Hearing aids can dramatically improve your ability to receive and interpret sound, helping you regain control over aspects of your life that hearing loss hindered—particularly in communicating with the people around you. You also have a lot of options in hearing aid styles today, and our audiologists will work with you during fittings to select the hearing aids that will best fit your needs.
How Do Hearing Aids Work?
There are two basic types of sound delivery systems in today’s hearing aids:
- Analog—They gather sound waves, convert them into electrical signals and amplify them. They are custom manufactured for each patient based on your audiologist’s recommendations after your hearing tests and diagnosis. The audiologist uses computer software to further configure them so that you can adjust them for different sound environments (restaurants, auditoriums, libraries, etc.)
- Digital—More expensive than analog, but highly configurable to a very granular level, digital hearing aids turn sound waves into numerical codes so that specific frequencies can be programmed to stand out more than others.
Factors to Consider When Selecting Hearing Aids
Our audiologists will take into account your needs, lifestyle, comfort and sound environment during fittings for your hearing aids. Because we have access to all brands and styles of hearing aids, we can help you understand all the choices you have in regards to:
- Hearing aid features
- Size and placement within and/or without the ear
- Amplification levels and configuration
- Compare hearing aid manufacturers’ reputations
- Maintenance and cleaning schedules
- Parts, services and repair options
This may seem like a lot to think about, but our highly-trained team of audiologists can help you every step of the way.
Different Hearing Aid Styles
Here we will discuss some of the different hearing aid styles with regard to how they fit in or around the ear:
Canal Hearing Aids: CIC & ITC
CIC stands for “completely-in-the-canal” hearing aids, while ITC stands simply for “in-the-canal” hearing aids. Both are custom made for the wearer; the difference is simply that the CIC hearing aids are the smallest and least noticeable as they are almost entirely concealed within the ear canal. ITC hearing aids are just slightly bigger and more visible, but still mostly housed inside the ear canal.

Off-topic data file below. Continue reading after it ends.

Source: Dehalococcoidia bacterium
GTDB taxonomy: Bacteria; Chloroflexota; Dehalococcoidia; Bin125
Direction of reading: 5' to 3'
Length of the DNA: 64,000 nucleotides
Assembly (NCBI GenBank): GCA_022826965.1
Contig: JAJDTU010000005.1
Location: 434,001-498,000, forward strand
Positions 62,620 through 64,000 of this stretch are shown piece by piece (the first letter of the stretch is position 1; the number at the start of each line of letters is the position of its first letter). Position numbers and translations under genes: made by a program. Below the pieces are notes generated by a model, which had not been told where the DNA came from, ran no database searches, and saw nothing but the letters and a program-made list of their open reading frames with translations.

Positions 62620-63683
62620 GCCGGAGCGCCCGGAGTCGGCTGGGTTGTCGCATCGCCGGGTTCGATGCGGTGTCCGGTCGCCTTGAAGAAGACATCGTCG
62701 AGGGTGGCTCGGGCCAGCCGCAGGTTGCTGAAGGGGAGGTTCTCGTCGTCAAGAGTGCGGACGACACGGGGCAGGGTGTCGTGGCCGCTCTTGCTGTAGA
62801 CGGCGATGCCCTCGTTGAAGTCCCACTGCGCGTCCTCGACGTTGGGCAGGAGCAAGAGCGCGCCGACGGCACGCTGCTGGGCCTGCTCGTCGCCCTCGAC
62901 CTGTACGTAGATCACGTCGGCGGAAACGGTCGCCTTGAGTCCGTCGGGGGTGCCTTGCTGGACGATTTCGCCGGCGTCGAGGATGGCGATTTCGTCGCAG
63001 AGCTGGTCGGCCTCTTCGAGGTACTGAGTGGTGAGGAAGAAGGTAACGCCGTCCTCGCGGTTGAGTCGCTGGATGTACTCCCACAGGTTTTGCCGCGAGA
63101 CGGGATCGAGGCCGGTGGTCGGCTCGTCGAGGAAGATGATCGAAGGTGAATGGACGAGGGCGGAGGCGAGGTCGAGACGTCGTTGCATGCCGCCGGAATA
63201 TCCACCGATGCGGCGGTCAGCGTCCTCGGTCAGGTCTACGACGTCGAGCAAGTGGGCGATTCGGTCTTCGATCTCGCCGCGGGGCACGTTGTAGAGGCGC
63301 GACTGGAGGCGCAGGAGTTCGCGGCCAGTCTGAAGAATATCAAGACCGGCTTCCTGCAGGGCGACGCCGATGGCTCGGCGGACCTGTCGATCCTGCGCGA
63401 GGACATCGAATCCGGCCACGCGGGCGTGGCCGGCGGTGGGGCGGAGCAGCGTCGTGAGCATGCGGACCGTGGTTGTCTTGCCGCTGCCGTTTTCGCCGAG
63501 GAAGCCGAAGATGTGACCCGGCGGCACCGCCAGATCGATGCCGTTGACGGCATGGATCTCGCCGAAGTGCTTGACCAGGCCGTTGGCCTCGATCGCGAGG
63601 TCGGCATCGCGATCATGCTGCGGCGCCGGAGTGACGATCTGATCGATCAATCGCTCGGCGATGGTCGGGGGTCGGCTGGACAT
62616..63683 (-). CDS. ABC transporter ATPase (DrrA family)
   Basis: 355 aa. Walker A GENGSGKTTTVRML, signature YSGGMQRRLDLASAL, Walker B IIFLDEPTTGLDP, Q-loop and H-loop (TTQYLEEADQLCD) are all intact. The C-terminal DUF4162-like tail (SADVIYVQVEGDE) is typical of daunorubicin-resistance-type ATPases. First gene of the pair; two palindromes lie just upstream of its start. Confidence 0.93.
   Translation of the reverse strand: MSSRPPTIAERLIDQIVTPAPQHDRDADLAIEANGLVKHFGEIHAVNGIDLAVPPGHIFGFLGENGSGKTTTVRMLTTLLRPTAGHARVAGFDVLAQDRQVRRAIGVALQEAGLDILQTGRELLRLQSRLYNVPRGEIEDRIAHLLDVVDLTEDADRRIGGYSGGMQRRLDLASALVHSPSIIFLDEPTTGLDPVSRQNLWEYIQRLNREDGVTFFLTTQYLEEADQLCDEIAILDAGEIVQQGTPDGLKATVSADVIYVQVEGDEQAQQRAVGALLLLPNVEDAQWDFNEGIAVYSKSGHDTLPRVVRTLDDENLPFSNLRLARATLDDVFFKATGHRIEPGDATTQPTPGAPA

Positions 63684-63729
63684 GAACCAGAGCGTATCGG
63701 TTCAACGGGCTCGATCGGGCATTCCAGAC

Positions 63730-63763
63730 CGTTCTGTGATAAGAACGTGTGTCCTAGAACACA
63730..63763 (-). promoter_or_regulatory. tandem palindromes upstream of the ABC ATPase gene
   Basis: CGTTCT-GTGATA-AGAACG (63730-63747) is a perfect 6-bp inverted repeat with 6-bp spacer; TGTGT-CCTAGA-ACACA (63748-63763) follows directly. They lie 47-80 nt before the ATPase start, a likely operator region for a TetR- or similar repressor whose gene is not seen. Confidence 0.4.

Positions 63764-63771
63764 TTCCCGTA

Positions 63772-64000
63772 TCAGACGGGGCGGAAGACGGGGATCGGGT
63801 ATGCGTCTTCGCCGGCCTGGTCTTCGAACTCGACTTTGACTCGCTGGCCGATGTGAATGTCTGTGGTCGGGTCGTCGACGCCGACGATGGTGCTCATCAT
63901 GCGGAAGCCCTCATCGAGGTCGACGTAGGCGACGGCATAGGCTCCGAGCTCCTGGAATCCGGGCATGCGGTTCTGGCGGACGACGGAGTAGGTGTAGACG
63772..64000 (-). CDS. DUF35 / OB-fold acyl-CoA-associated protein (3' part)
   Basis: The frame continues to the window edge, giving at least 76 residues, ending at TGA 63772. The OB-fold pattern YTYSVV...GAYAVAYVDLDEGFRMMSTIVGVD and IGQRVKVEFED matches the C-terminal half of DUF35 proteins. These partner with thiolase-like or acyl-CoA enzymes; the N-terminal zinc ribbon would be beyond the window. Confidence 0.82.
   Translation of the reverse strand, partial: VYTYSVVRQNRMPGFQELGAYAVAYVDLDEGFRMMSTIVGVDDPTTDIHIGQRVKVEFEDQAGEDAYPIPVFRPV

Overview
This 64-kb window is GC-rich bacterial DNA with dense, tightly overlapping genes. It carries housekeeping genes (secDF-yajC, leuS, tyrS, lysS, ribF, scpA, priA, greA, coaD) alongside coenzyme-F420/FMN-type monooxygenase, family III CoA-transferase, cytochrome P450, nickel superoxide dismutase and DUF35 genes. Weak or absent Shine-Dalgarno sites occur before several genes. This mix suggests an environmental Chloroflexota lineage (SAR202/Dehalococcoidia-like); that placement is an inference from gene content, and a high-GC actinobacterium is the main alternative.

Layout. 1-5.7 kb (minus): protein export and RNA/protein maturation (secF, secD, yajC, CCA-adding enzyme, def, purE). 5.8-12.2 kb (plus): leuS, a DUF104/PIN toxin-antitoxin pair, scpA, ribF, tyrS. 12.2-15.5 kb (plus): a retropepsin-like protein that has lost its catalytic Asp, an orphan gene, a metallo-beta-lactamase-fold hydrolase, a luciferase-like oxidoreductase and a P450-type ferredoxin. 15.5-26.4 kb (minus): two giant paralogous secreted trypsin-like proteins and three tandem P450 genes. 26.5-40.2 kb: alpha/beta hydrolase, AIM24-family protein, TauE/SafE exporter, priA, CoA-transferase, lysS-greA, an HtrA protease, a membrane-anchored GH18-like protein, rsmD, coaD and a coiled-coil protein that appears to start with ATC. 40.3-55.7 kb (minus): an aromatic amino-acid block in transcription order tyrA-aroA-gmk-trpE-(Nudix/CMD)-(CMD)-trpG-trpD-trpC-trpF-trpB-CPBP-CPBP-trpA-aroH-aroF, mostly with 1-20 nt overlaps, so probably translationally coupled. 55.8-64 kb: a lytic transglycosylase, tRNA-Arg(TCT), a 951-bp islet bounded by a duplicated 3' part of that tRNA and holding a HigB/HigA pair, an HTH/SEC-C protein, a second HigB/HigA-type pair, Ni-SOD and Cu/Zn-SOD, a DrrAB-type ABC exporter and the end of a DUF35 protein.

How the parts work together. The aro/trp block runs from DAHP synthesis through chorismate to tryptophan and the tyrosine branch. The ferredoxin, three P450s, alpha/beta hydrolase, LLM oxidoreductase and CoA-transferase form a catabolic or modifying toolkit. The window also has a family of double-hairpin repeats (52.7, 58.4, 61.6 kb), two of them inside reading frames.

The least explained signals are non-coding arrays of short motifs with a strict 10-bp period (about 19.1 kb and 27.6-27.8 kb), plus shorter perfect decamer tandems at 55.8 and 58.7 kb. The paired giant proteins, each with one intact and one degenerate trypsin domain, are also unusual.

CIC and ITC hearing aids are recommended for people with mild to moderate hearing loss, but not for children or people with severe hearing loss; their small size means they are not as powerful, can be difficult to adjust, remove and insert. They come with a clear nylon string for help with removal and insertion, and they use #10 hearing aid batteries.
In-the-Ear Hearing Aids (ITE)
Going up in size from the canal hearing aids, In-the-Ear (ITE) hearing aids are larger and fit into the bowl-shaped area that leads into the canal. They are also custom-made, and because they are bigger, they are easier to use. They use #13 or #312 size hearing aid batteries, and are a good option for people with mild all the way to severe hearing loss.
Behind-the-Ear Hearing Aids (BTE)
There are three general types of Behind-the-Ear hearing aids—conventional, open fit, and receiver-in-the-canal (RIC). Each type houses battery, microphone and electronics in a plastic case hooked behind the ear. They generally use #675 or #13 batteries, so their volume and power are strong, and they are easy to configure and maintain. People of all ages, with hearing loss ranging from mild to profound, can use them successfully:
- Conventional BTE hearing aids—The microphone in back collects sounds and sends them to a plastic ear mold situated inside of the outer ear. They are easy to adapt to several different types of hearing assistive devices, so a wide variety of people can use them.
- Open Fit—A small, narrow tube delivers sound into the ear canal, which leaves the ear canal mostly open. Open fit enables better cleaning of the ear for people with consistent earwax build up, and they’re less noticeable.
- RIC—Similar to the open fit; but a very thin receiver wire conveys amplified sounds to a speaker situated inside the canal.
The Open Fit and RIC hearing aids deliver great sound amplification and are easy to adjust and configure while also being cosmetically discrete.
Telecoil Options in Hearing Aids
Many styles of hearing aids come with telecoils—tiny magnetic coils of wire that sense magnetic impulses and translate them into sound for the wearer, instead of using the microphone. This can be especially helpful for telephone conversations, watching TV, and in buildings where induction loop sound systems have been installed (schools, churches, airports, theaters, etc.)
Set Up an Appointment
Our audiologists can help you find the hearing aids that are the right style just for you! Call us today at 888-638-5095 to set up an appointment at the location nearest you.